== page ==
|Harry Potter and the Deathly Hallows, Part 2
****Directed by David Yates
Screenplay by Steve Kloves
Rated PG-13 for some sequences of intense action violence and frightening images
Reviewed by Lamar Kukuk
7/17/11Some movie franchises are meant to just go on and on as long as we can stand them: certainly one never wants to imagine a day when James Bond or Indiana Jones would retire, die or both. But others have climax built into them, and that’s rarely been truer than with the eight-film epic crafted from JK Rowling’s iconic fantasy book series about boy wizard Harry Potter. The Potter franchise is, of course, a movie saga like no other, closer in truth to a really big-budget TV series than a movie one because of its insanely dense and interlocking storyline shot while an ever-growing cast that included about 2/3 of the famous English actors of its era became so large Oscar-winners turn up in non-speaking roles. And from the moment we first learned about Harry’s charmed/cursed existence as “The Boy Who Lived” after his childhood confrontation with the evil Lord Voldemort, all roads led to a final battle that would settle the question of whether good or evil ruled the magical world. It’s been an amazing ride, but it was always one with a destination, and that final stop arrives with Harry Potter and the Deathly Hallows, Part 2, David Yates 4th turn behind the camera (and writer Steve Kloves’ 7th at the keyboard). It’s epic as all get-out, and the mature and realistic style Yates has brought to a franchise originally conceived in the more crowd-pleasing but less dramatically potent style of Chris Columbus serves the finale as well as any of its predecessors. There are issues with how the Is are dotted and the Ts crossed, but at its best, Hallows is a grand finale indeed, and even at its worst, it remains true to the spirit of one of the most engaging collections of fictional characters ever created.
It’s down to the final days now: Harry Potter (Daniel Radcliffe), Ron Weasley (Rupert Grint) and Heroine Granger (Emma Watson) must find the final Horcruxes, pieces of the soul of Lord Voldemort (Ralph Finnes) that must be destroyed to make the evil wizard mortal. Voldemort’s forces are on the march and the battle is all but lost: his man Severus Snape (Alan Rickman) now runs Hogwarts as a police state and Voldemort himself now weilds the Elder Wand, the most powerful magic wand ever created. Our heroes persuade the goblin Griphook (Warwick Davis) to help them sneak into the vault of Bellatrix Lestrange (Helena Bonham Carter), where one of the Horcruxes is stored, then make a beeline for Hogwarts to find another. But once they’re there, the school becomes the site for a final stand against the army of Voldemort. Secrets will be revealed, lives lost, courageous stands made and allegiances tested. And Harry Potter will face his destiny.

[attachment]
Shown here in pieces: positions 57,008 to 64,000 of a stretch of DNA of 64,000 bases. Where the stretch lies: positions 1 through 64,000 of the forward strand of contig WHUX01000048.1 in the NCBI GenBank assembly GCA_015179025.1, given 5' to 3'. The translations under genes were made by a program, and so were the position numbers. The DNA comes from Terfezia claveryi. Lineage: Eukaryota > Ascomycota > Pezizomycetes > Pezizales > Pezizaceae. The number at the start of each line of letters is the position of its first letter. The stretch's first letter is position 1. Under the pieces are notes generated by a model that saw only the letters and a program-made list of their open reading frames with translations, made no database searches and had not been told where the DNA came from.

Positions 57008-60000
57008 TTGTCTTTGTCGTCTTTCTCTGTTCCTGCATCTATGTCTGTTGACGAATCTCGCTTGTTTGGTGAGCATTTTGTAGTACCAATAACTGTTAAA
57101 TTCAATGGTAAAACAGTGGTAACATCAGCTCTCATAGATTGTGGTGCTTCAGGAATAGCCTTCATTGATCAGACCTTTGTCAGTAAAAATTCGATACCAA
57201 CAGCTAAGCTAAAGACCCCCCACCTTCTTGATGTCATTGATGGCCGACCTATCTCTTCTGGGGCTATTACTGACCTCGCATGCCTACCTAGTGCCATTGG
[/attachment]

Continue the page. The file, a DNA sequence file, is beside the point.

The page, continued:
The first 2/3 of Harry Potter and the Deathly Hallows, Part 2 are just about perfect. The three young actors so perfectly cast as Harry, Ron and Hermoine all those years ago have aged beautifully in the roles and now effortlessly inhabit them. This is Radcliffe’s show, and he’s nothing short of sensational as the man who’ll stop at nothing to live up to his responsibility to a world that’s revolved around him all his life. That duty weighs heavily on him, but he never cracks because Harry Potter, the adorable little kid we met living in Dickensian misery ten years ago, has grown into a great man, thanks in no small part to his brave friends and wise teachers at Hogwarts. And the supporting cast, most of which gets only a few moments to do their thing, is similarly entrenched in their skillful performances. It’s a chance for three of the original Hogwarts Professors to shine; Rickman most of all as he finally brings Snape full-circle and lays the enigmatic Dark Arts instructor’s final cards on the table. Flashback sequences that fill in gaps in his backstory also showcase some of the finest de-aging special effects I’ve ever seen. Maggie Smith gets to kick some wizardly ass as she takes the reigns in the defense of Hogwarts against Voldemort’s army. And Warwick Davis is superb in what is now a dual role as Professor Flitwick and that nasty goblin Griphook. Among the students, Evanna Lynch is once again a delight as the slightly batty Luna Lovegood and Matthew Lewis, who has been reduced to single lines in some of the previous films, gets some big moments as Neville, who rises to the occasion like we’d have never imagined when the franchise began.